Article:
Financial Reporting Changes for AFS Licensees

New reporting requirements now apply to AFS licensees for financial years commencing 1 July 2022.

What are the new financial requirements?

AFS licensees previously relying on special purpose financial statements will now be required to prepare general purpose financial statements due to amendments to the Australian Accounting Standards.

How do the changes to the accounting standards apply to AFS Licensees?

AFS Licensees, who are not APRA regulated, must annually prepare and lodge with ASIC financial statements using form FS70. These financial statements must now be prepared as general purpose financial statements.

General purpose financial statements have either Tier 1 or Tier 2 requirements:

  • Tier 1 (full disclosure) requirements apply to entities which have public accountability.  Requirements include full application of recognition, measurement, and presentation requirements for all assets, liabilities, income and expenses. Under AASB 1053 Application of tiers of Australian Accounting Standards (AASB 1053) entities which have public accountability must comply with the full disclosure requirements of Tier 1.
  • Tier 2 (reduced disclosures) requirements apply to all other entities that have no public accountability. Requirements involve the recognition and measurement requirements of Australian Accounting Standards, but with reduced disclosures. Tier 2 general purpose financial accounts have been recently replaced with the new simplified disclosures as set out in AASB-1060 General Purpose Financial Statements – Simplified Disclosures for For-Profit and Not-for-Profit Tier 2 Entities (AASB-1060).

Public accountability applies to entities where:

  • Its debt or equity instruments are traded in a public market, or it is in the process of issuing such instruments for trading in a public market (a domestic or foreign stock exchange or an over-the-counter market, including local and regional markets); or
  • It holds assets in a fiduciary capacity for a broad group of outsiders as one of its primary businesses (this includes AFS licensees that hold client monies or assets).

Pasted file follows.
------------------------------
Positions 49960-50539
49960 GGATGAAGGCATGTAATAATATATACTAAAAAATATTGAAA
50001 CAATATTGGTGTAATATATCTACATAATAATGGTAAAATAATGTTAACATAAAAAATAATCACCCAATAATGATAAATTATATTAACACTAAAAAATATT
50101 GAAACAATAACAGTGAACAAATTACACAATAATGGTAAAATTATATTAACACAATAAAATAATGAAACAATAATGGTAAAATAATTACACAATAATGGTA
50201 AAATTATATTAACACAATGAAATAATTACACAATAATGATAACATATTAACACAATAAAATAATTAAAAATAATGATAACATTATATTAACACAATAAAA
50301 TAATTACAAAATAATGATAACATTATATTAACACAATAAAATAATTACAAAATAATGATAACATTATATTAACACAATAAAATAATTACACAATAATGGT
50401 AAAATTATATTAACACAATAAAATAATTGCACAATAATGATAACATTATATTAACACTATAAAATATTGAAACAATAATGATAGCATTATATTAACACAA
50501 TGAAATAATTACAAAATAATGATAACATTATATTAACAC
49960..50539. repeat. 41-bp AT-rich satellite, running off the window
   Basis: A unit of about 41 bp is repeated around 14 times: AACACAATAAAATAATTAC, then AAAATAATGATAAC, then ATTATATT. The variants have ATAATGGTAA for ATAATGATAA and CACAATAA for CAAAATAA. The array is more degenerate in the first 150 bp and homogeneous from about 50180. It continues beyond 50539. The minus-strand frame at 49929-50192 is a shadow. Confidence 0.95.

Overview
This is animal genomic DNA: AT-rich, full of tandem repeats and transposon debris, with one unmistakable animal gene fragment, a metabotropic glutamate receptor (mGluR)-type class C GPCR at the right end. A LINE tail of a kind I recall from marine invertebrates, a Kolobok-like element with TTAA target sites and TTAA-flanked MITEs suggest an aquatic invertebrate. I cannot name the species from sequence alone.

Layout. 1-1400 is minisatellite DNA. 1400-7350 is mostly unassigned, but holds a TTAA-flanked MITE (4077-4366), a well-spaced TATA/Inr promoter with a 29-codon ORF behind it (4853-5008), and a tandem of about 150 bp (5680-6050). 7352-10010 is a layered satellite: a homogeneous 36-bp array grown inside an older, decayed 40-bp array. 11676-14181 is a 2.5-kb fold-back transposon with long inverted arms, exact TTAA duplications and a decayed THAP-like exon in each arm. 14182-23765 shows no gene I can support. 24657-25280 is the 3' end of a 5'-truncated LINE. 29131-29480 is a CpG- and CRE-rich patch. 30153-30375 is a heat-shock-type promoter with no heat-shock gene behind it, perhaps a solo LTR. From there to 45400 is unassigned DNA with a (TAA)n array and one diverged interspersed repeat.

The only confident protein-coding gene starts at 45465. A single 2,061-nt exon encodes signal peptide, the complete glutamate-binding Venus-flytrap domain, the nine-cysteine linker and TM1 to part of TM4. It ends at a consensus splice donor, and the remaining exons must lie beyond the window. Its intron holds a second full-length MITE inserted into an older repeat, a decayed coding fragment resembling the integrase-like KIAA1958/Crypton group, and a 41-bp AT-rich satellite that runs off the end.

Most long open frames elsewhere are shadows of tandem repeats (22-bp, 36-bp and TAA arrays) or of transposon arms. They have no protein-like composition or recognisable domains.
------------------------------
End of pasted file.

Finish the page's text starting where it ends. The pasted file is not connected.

Some examples of AFS licensees that have public accountability and would need to meet the Tier 1 requirements, include:

  • ASX listed entities;
  • General insurance broker that holds client money;
  • Retail over-the-counter derivative issuers;
  • Corporate advisers that deal in financial products;
  • Over-the-counter derivative traders;
  • Wholesale trustees;
  • Responsible entities of a registered scheme; and
  • Corporate directors of a corporate collective investment vehicle.

For some AFS licensees, it is less clear whether they have public accountability, for example, the impact to underwriting agencies who manage a trust account for insurers is not as clear. There may be times where underwriting agencies pay claims or return premiums on behalf of the insurer through a trust account which they manage for the insurer. Under the Corporations Act, those payments are not required to be held in a statutory trust account under s981B of the Corporation Act (because it is not client money) and such money is held at the risk of the insurer. AFS licensees should seek assistance from their accountant/auditor to determine whether they can rely on the simplified disclosure regime of Tier 2.

AFS licensees should update internal processes and provide training to staff involved in managing financial arrangements and statements.

If you would like to know more about these changes, please contact us – we’d be happy to help.


For more information, please contact Jaime Lumsden and Sónia Cruz.

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